The Wayne County Jobs and Economic Development Department has responsibility for administering the housing programs. Two divisions in this department have established partnerships with nonprofit agencies to further the development of affordable housing.
Coordinating the plan will involve extensive cooperation with housing and
social service delivery systems throughout the county. The county intends to
encourage a coalition of Wayne County agencies to facilitate interagency
monitoring and assistance to homeless persons. The county will link with an
established network of advisory boards, local jurisdictions, public agencies,
community-based organizations, and private developers to further the housing and
community development goals.
Among the projects the Wayne County consortium will fund with its nearly $5.5 million of first-year CDBG, HOME, and ESG funds are the following:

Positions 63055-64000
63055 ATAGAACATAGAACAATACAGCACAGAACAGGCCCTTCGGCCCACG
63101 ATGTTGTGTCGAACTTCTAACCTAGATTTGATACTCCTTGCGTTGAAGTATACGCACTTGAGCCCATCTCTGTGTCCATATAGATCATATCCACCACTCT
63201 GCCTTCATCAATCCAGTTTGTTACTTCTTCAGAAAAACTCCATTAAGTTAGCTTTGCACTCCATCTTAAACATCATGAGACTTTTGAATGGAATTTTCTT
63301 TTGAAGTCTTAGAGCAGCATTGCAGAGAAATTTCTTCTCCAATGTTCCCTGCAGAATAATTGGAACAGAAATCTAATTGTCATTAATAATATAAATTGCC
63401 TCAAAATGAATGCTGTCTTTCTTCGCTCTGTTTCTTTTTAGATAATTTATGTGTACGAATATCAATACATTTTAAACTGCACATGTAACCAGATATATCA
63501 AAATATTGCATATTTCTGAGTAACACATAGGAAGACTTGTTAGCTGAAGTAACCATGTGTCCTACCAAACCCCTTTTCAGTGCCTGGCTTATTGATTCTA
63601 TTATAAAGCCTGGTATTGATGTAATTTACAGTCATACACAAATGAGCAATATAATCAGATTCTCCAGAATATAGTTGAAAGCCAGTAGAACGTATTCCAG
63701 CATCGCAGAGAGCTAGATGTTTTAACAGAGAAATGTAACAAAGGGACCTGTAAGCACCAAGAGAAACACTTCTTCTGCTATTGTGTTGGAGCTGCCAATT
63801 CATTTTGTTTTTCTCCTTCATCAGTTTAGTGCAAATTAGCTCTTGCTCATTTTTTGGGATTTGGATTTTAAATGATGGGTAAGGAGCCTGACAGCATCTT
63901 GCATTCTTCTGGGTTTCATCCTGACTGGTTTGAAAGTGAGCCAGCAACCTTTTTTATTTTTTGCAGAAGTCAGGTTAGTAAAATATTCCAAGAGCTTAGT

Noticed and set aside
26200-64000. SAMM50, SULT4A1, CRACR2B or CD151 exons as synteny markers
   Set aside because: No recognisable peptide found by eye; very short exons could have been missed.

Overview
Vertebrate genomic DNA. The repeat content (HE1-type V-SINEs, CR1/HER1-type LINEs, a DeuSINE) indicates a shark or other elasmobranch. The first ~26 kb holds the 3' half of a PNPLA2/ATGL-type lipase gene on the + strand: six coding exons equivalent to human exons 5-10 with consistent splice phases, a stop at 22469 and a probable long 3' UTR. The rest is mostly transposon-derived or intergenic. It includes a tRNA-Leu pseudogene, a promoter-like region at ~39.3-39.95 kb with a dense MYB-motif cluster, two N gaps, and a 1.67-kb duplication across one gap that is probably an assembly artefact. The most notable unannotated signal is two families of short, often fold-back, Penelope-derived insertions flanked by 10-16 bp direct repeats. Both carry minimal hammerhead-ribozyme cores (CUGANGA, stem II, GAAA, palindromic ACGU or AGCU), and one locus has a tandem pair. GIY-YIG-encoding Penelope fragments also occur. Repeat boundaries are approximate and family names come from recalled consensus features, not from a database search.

MAP 2 depicts points of interest and low-moderate income areas.
MAP 3 depicts points of interest, low-moderate income areas, and minority concentration levels.
MAP 4 depicts points of interest, low-moderate income areas, and unemployment levels.
MAP 5 depicts points of interest, low-moderate income areas, unemployment levels, and proposed HUD funded projects.
MAP 6 is a map, sectioned by neighborhood, which depicts points of interest, low-moderate income areas, unemployment levels, and proposed HUD funded projects.
MAP 7 depicts points of interest, low-moderate income areas, unemployment levels, and proposed HUD funded projects within one of the four neighborhoods indicated in MAP 6.
MAP 8 depicts points of interest, low-moderate income areas, unemployment levels, and proposed HUD funded projects within another of the four neighborhoods indicated in MAP 6.
MAP 9 depicts points of interest, low-moderate income areas, unemployment levels, and proposed HUD funded project(s) from a street level vantage point; in addition, a table provides information about the project(s).